There is a lot to be said for being the one in an affair who has the strength to say, “Let me make this easy for you and let me help myself at the same time. We were friends, then friends and lovers. Let’s be friends again so we can keep the part of us that we know can last for a long time. And let’s get back to work and show what we can do.”
5. In whatever way you decide to say those words, you will find a relief in saying them and it will start you on your road to recovery. After that, do as everyone who is trying to form new habits has to do: Replace one thing with another thing. Find some things you can’t easily do without concentrating on them. Then, fill some of the time when you mentally mope around thinking of him, with things that require concentration.
Have immediate plans for your time before work and after work, so there is no risk of going to work early or staying late. Focus on your husband and on activities for the two of you. Learn something together or work on a family issue together. Start a fitness program and set a goal for weight, a sport or something else.
One of the best things you can do is to become even more effective at work. Be a great coworker, be empathetic to others who may be going through their own sadness or frustration, learn new work skills, be the most pleasant and most efficient employee possible.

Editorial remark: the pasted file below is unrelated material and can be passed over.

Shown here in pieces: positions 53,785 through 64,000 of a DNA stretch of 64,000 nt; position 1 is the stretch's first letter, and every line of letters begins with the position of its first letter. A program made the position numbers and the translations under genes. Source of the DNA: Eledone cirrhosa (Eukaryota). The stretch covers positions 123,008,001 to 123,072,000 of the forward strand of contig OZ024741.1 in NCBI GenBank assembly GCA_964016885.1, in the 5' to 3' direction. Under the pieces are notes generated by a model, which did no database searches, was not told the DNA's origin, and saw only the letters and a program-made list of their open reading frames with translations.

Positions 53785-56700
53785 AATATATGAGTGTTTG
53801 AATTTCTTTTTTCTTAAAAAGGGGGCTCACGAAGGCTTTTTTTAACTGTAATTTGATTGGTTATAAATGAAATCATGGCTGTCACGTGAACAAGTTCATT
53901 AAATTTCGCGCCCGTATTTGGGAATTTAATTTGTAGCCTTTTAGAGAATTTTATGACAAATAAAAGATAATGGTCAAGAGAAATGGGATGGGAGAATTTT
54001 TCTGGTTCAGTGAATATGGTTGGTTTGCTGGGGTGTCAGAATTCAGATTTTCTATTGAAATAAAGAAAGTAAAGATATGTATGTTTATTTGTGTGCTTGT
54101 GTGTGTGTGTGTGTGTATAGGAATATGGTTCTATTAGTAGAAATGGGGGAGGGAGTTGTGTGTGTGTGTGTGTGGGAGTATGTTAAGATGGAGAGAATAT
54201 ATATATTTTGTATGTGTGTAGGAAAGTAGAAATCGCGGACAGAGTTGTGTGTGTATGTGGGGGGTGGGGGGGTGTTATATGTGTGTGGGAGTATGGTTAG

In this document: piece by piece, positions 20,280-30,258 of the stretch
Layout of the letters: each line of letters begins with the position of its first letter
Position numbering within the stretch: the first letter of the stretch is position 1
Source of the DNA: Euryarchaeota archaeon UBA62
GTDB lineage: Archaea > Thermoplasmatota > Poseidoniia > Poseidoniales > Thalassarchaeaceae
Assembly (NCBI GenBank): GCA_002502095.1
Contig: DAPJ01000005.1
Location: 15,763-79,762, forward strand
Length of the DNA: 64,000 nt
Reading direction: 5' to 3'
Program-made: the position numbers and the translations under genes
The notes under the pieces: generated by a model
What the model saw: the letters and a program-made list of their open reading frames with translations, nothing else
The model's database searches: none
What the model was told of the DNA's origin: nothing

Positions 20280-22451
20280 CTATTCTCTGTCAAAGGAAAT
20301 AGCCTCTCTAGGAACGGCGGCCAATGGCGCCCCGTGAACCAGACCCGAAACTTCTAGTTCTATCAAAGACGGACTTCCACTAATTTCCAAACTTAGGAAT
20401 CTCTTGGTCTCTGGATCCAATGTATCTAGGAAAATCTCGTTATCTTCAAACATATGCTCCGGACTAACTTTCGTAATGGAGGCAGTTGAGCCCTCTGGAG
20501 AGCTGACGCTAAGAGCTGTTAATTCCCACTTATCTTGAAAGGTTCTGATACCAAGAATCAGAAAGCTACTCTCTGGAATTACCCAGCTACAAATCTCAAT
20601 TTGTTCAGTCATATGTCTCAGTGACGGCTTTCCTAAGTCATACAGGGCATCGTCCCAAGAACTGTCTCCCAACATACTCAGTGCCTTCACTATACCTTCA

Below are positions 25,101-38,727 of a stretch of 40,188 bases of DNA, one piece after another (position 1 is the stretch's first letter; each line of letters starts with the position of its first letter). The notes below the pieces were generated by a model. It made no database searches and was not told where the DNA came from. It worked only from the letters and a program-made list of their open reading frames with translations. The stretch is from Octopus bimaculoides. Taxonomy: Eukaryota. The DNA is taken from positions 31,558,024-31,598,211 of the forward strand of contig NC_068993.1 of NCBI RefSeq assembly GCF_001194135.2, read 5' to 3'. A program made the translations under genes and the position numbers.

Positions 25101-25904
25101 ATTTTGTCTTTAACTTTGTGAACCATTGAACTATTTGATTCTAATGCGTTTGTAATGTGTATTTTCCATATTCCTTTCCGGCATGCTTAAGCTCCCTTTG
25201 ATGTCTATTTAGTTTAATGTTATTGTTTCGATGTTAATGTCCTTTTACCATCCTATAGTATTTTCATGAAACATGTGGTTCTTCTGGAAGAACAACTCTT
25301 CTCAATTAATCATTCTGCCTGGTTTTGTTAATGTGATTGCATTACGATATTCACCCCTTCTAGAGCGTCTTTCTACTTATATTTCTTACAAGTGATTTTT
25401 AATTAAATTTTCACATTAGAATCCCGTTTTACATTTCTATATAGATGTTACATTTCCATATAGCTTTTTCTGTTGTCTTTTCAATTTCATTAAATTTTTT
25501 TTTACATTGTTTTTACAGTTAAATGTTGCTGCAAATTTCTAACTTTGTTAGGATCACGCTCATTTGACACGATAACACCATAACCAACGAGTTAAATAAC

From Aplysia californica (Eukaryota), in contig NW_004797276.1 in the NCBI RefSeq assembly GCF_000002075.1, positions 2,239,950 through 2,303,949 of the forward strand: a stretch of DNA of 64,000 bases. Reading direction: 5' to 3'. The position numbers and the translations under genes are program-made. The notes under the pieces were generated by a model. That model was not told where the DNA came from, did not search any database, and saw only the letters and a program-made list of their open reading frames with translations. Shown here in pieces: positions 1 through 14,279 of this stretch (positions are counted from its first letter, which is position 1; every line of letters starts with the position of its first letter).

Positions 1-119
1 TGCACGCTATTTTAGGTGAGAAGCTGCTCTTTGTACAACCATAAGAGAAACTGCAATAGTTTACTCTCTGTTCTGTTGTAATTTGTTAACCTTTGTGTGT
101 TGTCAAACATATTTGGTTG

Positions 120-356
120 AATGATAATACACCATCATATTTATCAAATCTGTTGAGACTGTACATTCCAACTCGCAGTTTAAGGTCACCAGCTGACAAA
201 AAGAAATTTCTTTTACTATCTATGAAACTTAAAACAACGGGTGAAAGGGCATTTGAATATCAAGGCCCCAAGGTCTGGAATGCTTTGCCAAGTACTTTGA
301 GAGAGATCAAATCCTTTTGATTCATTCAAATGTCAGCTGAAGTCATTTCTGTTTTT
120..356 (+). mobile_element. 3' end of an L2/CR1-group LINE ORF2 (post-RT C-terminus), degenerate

The main thing is to keep moving forward and don’t let yourself wallow in misery. That is not the way you want to be seen by others and not the way you want to live your life. My mother, Creola Kincaid Lewis, a wise woman who lived a challenging life, gave me some good advice about sorrowful things. She said, “If you wrap it up in a nice, thick plaster cast and leave it alone until one day the cast cracks on its own and falls off, you’ll heal just fine. Don’t do like some people and take it out of the cast every few days and wiggle it, then cry because it still hurts.” That is good advice for a lot of things.
I hope these thoughts have been helpful for you. I also hope you will find some support near you who can learn about you and your situation better and help you help yourself. This is one of those times when you will need to draw on your inner strength and the character you possess, so you can be the woman you want to be. Best wishes for a very successful outcome.
If you have the time and wish to do so, let us know what decisions you make. Stay strong!
Ask the Workplace Doctors